Josh Goodman is a former staff writer for GOVERNING..E-mail: firstname.lastname@example.org
The 2000 presidential election hinged on state and local election administration (in Florida). The outcome of the 2008 presidential election may be determined by state election law.
More and more states are allowing early voting, mail-in voting and no-excuse absentee voting -- forcing the campaigns to adjust their turnout tactics. Nebraska and Maine award their electoral votes by congressional district, which could give McCain or Obama an electoral vote they wouldn't otherwise get. And, perhaps most intriguingly (though probably least importantly), state election law could play a key role if the Electoral College ends in a tie.
Greg Giroux of CQ had a great article this week on what happens in the event of a tie. The first thing is that the electors, those 538 obscure people who make up the Electoral College, have to vote.
That takes place Dec. 15. But Giroux notes that we don't actually find out the results of that vote until Jan. 6, when Congress counts the votes.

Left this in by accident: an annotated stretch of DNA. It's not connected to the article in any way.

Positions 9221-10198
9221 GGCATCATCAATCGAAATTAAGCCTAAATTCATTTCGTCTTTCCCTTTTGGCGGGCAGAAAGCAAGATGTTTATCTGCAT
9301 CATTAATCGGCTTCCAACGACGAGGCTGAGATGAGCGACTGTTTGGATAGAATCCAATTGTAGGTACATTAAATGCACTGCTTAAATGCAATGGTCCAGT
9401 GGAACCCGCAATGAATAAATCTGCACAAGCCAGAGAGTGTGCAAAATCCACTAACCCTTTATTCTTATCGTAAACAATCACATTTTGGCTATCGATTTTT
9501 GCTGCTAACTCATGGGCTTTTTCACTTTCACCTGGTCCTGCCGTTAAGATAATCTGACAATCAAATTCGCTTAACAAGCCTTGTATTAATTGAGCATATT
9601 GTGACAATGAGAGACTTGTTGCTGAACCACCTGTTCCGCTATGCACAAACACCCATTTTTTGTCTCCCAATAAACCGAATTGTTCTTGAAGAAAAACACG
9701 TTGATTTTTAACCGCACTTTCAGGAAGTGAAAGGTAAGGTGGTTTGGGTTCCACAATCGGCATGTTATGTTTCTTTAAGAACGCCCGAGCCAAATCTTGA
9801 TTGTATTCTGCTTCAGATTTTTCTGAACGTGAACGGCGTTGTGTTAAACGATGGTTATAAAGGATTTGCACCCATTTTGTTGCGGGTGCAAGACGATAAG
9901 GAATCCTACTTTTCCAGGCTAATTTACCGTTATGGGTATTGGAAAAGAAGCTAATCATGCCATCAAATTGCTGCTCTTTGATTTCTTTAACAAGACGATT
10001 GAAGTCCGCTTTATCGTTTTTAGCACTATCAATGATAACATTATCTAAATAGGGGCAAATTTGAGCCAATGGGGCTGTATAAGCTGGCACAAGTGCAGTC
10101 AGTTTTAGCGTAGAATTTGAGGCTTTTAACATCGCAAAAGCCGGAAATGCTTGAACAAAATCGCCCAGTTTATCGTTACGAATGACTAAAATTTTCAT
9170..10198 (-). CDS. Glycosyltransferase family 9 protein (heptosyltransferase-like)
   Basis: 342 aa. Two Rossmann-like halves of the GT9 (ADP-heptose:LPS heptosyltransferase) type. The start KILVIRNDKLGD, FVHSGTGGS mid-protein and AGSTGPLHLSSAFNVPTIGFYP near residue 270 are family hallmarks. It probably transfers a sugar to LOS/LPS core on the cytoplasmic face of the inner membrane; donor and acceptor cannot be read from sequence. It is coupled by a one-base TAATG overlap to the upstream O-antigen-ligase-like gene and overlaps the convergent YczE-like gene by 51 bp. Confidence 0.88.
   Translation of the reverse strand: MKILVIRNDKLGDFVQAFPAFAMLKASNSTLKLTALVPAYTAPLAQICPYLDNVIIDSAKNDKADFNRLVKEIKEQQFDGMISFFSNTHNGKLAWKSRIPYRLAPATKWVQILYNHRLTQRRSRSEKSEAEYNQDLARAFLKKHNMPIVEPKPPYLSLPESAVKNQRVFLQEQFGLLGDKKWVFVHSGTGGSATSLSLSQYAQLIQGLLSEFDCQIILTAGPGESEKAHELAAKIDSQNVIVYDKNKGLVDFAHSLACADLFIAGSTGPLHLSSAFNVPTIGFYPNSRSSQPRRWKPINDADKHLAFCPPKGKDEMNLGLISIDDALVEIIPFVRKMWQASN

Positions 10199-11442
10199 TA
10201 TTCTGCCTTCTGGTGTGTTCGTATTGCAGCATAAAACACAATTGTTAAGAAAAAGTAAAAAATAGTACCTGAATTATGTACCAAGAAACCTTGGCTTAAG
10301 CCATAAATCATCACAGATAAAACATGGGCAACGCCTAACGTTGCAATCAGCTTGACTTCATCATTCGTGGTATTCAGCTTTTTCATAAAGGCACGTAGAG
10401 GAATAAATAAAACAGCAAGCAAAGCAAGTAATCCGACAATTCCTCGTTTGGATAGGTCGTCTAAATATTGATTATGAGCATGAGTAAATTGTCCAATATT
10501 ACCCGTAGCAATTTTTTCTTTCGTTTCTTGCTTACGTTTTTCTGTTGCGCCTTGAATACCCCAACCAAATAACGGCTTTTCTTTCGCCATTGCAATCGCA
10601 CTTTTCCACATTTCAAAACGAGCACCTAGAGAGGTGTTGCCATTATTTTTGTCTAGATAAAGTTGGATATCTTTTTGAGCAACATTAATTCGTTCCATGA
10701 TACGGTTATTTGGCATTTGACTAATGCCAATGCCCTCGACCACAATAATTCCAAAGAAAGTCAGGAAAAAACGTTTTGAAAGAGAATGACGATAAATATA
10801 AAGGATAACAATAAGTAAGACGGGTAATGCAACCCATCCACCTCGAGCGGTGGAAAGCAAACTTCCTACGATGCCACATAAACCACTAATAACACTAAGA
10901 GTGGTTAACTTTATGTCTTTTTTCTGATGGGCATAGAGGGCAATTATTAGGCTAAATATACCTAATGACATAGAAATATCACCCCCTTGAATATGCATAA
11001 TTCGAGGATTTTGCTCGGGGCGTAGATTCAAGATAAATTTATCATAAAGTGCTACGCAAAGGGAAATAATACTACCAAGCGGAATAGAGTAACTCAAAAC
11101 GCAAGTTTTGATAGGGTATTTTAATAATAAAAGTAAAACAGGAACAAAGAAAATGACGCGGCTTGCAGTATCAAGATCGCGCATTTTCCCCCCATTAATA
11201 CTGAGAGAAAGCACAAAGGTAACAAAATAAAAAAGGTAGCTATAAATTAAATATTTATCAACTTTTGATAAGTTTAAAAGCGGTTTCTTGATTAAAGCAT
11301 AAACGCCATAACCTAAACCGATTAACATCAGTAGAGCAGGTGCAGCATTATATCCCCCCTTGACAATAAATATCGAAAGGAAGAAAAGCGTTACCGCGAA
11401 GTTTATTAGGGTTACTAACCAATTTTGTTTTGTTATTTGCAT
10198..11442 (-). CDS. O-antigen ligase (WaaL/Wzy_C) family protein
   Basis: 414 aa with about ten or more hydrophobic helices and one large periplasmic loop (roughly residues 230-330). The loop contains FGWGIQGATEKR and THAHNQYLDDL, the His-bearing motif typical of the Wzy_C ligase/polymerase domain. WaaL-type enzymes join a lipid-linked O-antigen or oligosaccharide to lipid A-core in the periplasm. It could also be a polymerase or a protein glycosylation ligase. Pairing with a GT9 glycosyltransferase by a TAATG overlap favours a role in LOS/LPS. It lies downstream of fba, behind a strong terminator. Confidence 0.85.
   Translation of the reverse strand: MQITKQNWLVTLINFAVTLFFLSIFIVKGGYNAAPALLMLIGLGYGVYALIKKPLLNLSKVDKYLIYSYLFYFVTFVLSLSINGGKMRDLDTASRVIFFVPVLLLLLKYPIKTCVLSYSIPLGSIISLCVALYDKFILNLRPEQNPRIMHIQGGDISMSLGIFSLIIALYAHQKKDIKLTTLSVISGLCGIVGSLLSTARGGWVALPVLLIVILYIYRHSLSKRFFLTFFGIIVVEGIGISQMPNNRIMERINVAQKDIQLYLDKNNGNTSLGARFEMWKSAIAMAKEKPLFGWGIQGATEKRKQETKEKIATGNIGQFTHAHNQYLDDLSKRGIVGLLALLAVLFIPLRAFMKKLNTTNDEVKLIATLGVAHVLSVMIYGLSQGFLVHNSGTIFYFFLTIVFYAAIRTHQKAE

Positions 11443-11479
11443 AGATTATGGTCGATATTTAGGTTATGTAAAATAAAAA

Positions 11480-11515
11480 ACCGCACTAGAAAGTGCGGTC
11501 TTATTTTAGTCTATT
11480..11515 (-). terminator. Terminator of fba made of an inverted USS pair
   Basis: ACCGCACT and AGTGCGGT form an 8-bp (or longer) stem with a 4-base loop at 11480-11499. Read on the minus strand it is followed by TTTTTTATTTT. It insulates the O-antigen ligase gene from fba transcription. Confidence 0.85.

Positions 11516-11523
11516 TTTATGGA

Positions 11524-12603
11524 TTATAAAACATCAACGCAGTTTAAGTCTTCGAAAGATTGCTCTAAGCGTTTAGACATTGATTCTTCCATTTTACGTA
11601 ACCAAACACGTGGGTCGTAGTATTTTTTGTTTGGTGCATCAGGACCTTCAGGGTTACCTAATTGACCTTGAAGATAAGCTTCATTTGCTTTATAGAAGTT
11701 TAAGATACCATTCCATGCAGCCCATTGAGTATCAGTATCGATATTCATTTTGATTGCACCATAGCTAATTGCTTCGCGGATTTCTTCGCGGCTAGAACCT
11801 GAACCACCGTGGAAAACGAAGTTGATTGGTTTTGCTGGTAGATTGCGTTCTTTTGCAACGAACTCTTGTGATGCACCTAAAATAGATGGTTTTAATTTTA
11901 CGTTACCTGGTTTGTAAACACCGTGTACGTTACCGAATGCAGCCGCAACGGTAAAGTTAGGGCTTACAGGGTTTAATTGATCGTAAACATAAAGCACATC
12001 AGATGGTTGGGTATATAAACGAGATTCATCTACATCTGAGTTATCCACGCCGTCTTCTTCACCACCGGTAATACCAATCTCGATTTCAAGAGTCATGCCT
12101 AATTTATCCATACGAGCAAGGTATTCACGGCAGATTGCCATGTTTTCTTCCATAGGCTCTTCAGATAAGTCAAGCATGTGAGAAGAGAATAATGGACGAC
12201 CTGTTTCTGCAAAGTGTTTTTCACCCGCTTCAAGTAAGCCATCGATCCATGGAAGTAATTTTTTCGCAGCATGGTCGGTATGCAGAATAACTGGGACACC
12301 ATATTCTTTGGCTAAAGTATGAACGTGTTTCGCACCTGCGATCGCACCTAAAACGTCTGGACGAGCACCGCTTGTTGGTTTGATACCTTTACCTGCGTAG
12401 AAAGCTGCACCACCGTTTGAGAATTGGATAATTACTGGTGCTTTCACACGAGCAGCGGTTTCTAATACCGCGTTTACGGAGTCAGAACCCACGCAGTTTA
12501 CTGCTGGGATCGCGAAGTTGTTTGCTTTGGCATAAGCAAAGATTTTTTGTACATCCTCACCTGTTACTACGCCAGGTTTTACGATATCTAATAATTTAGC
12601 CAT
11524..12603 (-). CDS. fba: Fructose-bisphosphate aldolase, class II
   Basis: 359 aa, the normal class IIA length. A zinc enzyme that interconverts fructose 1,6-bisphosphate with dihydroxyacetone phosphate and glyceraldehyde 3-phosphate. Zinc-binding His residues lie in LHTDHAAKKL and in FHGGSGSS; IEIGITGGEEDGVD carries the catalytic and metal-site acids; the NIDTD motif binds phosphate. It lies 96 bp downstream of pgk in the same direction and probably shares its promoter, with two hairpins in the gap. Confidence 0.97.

Those dates are relevant because of the possibility of faithless electors. A tie might not really be a tie. If one elector decided to vote for the opposing party's canidate, instead of the one to whom he or she was pledged, a 269-269 election would turn into a 270-268 election.
In others words, if the Electoral College is tied on election night, we'll be stuck waiting around for six weeks for the votes to be cast. Then, we'll wait another three weeks to find out what happened. Then, assuming it is a tie, the House of Representatives votes on who should be president. Maybe this made sense 200 years ago?
So, obviously, the possibility of faithless electors will become a huge issue if the Electoral College is tied. Here's where state election law comes in. As Giroux points out, about half of the states require electors to be faithful.
With a tie, these laws would instantly enter the spotlight. I wonder if, under this scenario, some legislatures would rush into special session to pass faithful-elector laws.
Before you spend too much time fretting about mischievous electors, it's worth noting that Congress has some power to decide whether to accept electoral votes. Here's what Giroux says:
If it's revealed that one or more faithless electors has switched sides, the losing party would challenge those electoral votes as not "regularly given."
The more reassuring point, however, is that electors are party activists who are picked for their loyalty. They're supposed to be more faithful than the Pope.
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